Place 7 – Farm Meadow

Farm Meadow is a field in Lincoln, MA best known for being the last place where Henslow’s Sparrows have bred in the state. In recent years, it hasn’t been planted in a way to encourage grassland birds but it’s still a good spot in migration.

To reach Farm Meadow, park at the commuter lot beyond the lot at the Mall at Lincoln Station (on Lincoln Rd.). It’s a pay lot during the week, but since it’s probably full then anyway, it’s not a concern. If you have to park elsewhere, Mt. Misery or Old Concord Rd. off 126 are probably the best (see below for details). A trail starts right by the parking lot (it’s worth checking the train station first as there’s often a lot in the brush along the edge). Follow the trail for a couple minutes walk and you’ll reach Farm Meadow.

The trees that border the railroad tracks are often loaded with migrants. On year on an MBC trip, we spent over an hour just working the hundred yards or so that the trees run. Once you reach the little treatment station, work to the right. In fall, the piles are often loaded with sparrows and other birds. Hawks often buzz through and woodpeckers (including Pileated) can be vocal.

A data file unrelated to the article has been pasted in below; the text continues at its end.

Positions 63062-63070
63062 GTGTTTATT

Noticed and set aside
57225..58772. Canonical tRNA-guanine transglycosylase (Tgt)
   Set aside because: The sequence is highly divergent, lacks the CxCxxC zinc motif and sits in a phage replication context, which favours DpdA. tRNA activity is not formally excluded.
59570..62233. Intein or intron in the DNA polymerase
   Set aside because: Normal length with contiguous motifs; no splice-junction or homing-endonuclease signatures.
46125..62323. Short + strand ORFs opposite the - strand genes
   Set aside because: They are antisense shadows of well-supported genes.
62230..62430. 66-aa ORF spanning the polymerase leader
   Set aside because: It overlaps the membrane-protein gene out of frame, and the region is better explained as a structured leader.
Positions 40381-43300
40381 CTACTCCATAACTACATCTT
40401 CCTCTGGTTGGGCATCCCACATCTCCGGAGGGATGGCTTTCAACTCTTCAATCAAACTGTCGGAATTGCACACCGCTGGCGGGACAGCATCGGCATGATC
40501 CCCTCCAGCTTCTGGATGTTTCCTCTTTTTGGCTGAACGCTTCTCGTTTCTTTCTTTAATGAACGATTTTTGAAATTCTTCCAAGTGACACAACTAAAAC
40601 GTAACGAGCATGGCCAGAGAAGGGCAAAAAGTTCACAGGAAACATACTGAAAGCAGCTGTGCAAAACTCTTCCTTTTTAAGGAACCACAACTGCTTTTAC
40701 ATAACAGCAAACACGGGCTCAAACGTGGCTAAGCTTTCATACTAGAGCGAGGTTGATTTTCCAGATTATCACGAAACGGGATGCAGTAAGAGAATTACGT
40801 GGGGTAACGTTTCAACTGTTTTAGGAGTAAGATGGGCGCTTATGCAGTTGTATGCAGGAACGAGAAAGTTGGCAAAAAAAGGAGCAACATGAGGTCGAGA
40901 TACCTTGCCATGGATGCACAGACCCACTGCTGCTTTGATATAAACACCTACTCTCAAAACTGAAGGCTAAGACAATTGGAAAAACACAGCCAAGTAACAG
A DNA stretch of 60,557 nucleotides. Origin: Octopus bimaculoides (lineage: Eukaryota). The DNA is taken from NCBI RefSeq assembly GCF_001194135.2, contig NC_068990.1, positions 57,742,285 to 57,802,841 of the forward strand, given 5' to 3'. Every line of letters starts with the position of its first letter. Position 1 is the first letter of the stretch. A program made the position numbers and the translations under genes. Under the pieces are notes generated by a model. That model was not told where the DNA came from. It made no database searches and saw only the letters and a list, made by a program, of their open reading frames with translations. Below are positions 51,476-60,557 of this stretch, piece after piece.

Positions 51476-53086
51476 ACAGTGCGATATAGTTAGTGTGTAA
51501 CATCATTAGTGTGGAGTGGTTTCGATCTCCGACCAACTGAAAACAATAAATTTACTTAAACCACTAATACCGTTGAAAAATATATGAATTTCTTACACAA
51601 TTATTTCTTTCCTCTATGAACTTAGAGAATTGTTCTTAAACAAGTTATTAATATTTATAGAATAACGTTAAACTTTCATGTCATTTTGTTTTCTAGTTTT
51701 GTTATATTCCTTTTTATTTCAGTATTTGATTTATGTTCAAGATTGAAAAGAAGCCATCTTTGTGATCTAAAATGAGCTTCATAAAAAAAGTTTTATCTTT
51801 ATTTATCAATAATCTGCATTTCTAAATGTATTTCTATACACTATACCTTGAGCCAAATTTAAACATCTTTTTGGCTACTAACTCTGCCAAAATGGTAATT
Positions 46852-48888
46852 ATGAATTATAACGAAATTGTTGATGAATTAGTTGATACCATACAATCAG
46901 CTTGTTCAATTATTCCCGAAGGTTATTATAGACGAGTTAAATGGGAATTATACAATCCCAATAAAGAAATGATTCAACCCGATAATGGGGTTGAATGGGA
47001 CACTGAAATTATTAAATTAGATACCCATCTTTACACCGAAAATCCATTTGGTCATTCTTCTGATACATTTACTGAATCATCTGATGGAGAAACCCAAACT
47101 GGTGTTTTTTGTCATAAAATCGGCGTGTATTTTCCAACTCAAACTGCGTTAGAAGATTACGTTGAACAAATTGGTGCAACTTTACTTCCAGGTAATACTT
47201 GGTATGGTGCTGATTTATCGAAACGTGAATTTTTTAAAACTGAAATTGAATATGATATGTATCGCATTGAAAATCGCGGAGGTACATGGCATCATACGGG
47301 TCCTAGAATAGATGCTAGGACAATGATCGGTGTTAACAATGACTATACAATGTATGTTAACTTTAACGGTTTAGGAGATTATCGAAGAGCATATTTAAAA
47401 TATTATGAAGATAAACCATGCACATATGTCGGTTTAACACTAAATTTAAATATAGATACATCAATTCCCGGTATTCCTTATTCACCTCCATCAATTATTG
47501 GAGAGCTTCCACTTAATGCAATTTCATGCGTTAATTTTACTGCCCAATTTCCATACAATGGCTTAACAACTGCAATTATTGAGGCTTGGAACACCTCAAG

You can also work along the close edge of the field and the field itself. Obviously, if things change and the field is planted again, stay out of any planted area. When the field was a big hayfield, it was loaded with Bobolinks. The Henslow’s were present in 1994, so it’s been quite some time.

After checking the field, if you enter the woods and then cross the railroad bridge, you can enter the Codman Estate or take the trail that starts to parallel the railroad tracks. That ends up at a small field on 126, right near Old Concord Rd. and you can enter the Lindentree and St. Anne’s fields from there (and continue on to Mt. Misery if you want a long walk).

Since I haven’t spent much time here outside of early spring mornings and fall, I can’t say much about the insect life but I’d imagine a good number of the regular butterflies and dragonflies can be found.